Muehlenhaus I (2012) If Looks Could Kill: The Impact of Different Rhetorical Styles on Persuasive Geocommunication. The Cartographic Journal 49(4), 361–375.

Nold C (2009) Emotional cartography. Technologies of the Self. Available from: www.emotionalcartography.net. Thien D (2005) After or beyond feeling? A consideration of affect and emotion in geography. Area, 37(4)

Cinema as Deep Map: Patience (After Sebald) and cinematic cartography

Screen Shot 2015-12-03 at 11.27.25 PM
Screenshot from documentary by Grant Gee (2011)

“Mapping Out Patience: Cinema, Cartography and W.G. Sebald,” an essay by Taien Ng-Chan, was first presented at the 26th International Cartographic Conference in Dresden, Germany, in 2013, and was published recently in the journal Humanities, in a special “Deep Mapping” issue edited by Les Roberts. As described in the abstract: “cinematic cartography can be an especially powerful tool for deep mapping, as it can convey the narratives, emotions, memories and histories, as well as the locations and geography that are associated with a place. This is evident in the documentary film Patience (After Sebald) by Grant Gee, which follows in the footsteps of W.G. Sebald and his walking tour of Suffolk, England, as described in his book The Rings of Saturn. A variety of strategies in cinematic cartography are used quite consciously in Gee’s exploration of space, place and story.” It can be downloaded at http://www.mdpi.com/2076-0787/4/4/554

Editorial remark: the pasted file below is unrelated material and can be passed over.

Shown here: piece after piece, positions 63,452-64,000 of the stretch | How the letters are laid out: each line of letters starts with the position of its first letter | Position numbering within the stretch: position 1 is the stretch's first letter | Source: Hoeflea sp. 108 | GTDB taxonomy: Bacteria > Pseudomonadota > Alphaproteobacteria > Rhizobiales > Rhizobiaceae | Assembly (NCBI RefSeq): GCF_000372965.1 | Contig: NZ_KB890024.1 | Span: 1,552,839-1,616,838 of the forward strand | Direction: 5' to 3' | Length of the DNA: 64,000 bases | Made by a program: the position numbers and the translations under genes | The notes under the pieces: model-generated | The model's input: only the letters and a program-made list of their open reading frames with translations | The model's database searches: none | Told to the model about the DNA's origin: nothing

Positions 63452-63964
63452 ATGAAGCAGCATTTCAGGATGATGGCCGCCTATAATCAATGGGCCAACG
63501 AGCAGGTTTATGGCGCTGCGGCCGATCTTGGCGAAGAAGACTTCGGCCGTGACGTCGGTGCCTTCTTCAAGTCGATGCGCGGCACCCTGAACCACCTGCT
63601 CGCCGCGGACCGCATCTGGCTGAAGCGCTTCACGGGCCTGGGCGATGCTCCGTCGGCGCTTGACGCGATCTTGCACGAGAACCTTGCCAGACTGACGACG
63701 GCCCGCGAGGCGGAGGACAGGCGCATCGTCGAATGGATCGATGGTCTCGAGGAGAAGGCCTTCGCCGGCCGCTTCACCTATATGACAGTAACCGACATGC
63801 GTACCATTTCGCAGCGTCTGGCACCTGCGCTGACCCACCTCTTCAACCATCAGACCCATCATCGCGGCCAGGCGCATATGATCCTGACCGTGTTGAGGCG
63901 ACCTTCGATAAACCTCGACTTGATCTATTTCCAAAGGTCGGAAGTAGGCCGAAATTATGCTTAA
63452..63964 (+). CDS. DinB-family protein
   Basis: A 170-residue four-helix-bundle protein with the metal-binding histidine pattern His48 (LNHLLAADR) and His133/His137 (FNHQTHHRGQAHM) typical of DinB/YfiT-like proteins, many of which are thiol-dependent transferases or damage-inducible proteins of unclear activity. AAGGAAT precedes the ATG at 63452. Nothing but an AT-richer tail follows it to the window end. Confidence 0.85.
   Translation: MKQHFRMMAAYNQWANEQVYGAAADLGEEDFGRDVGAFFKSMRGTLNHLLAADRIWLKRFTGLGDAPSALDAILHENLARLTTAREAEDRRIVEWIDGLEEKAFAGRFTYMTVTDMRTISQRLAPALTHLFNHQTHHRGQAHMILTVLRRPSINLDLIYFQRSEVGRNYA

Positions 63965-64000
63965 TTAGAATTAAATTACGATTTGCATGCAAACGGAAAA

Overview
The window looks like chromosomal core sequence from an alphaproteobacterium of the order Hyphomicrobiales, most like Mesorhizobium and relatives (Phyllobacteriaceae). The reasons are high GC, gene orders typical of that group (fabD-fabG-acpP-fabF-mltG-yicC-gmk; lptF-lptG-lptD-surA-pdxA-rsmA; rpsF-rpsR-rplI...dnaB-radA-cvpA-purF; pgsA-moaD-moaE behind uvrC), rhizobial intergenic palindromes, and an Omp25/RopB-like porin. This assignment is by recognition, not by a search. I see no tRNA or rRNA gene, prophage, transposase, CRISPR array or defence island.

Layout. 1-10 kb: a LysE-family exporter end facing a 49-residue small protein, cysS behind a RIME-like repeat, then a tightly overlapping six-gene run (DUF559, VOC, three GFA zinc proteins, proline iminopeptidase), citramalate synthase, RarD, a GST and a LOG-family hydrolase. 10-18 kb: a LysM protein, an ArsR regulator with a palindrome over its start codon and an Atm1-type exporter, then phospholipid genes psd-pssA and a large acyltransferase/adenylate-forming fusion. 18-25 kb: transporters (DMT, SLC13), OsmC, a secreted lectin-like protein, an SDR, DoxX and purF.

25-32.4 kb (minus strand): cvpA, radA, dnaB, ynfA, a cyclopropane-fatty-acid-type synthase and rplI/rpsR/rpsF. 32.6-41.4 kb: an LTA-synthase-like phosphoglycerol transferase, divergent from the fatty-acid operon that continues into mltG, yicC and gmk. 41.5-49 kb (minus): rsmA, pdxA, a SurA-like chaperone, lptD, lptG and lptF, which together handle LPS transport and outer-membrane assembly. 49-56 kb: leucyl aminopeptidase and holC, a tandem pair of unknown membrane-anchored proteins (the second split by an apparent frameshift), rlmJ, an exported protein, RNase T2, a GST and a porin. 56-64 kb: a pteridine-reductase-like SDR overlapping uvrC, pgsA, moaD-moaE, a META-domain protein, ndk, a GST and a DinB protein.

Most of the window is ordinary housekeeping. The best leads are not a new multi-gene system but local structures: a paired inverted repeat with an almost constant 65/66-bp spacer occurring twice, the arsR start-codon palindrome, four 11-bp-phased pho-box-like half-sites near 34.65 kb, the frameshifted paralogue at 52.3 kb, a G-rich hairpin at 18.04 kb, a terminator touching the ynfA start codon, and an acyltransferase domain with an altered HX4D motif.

Other papers in this very interesting special issue include “Mapping Deeply” by Denis Wood, “The Rhythm of Non-Places: Marooning the Embodied Self in Depthless Space” by Les Roberts, and “Regular Routes: Deep Mapping a Performative Counterpractice for the Daily Commute” by Laura Bissell and David Overend. Full details are here: http://www.mdpi.com/journal/humanities/special_issues/DeepMapping